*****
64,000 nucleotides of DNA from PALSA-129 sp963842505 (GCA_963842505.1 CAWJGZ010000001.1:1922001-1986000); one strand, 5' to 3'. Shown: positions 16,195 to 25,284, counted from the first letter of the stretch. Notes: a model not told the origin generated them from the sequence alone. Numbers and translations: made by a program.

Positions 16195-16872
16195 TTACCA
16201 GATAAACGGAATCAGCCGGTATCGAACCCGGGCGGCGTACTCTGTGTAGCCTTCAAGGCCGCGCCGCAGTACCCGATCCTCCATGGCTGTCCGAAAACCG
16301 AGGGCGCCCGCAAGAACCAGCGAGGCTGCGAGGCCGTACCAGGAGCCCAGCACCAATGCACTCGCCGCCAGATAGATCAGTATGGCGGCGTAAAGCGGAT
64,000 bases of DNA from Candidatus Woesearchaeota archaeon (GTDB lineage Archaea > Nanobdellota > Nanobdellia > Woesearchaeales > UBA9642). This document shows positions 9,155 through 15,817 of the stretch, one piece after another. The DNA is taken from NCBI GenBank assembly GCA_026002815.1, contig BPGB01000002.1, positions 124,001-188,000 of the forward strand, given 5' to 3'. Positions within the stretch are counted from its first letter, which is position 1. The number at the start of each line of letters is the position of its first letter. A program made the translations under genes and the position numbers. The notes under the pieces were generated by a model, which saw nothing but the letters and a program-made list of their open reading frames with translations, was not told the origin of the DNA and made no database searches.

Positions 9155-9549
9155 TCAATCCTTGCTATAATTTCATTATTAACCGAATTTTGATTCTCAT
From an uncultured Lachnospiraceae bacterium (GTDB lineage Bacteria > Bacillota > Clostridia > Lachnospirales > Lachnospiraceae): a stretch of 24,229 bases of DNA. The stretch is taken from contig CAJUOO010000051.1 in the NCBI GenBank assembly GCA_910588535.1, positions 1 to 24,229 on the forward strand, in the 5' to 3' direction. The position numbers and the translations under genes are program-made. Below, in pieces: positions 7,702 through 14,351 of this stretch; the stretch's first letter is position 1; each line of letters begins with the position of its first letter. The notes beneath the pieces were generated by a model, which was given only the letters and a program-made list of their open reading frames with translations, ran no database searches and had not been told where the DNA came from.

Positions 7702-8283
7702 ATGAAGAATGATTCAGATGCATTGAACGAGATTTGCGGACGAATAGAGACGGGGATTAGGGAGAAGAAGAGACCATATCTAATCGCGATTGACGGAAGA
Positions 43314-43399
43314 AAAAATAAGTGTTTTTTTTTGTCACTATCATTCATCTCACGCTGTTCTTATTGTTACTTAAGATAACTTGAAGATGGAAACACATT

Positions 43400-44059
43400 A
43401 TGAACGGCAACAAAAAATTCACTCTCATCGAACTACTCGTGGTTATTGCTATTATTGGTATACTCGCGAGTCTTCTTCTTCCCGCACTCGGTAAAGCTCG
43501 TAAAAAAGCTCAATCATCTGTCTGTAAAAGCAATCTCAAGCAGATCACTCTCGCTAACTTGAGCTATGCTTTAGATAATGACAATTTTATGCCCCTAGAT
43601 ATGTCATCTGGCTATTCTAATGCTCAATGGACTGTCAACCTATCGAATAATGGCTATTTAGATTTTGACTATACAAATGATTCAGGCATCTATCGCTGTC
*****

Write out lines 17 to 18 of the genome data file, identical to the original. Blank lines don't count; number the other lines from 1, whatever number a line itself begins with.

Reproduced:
43501 TAAAAAAGCTCAATCATCTGTCTGTAAAAGCAATCTCAAGCAGATCACTCTCGCTAACTTGAGCTATGCTTTAGATAATGACAATTTTATGCCCCTAGAT
43601 ATGTCATCTGGCTATTCTAATGCTCAATGGACTGTCAACCTATCGAATAATGGCTATTTAGATTTTGACTATACAAATGATTCAGGCATCTATCGCTGTC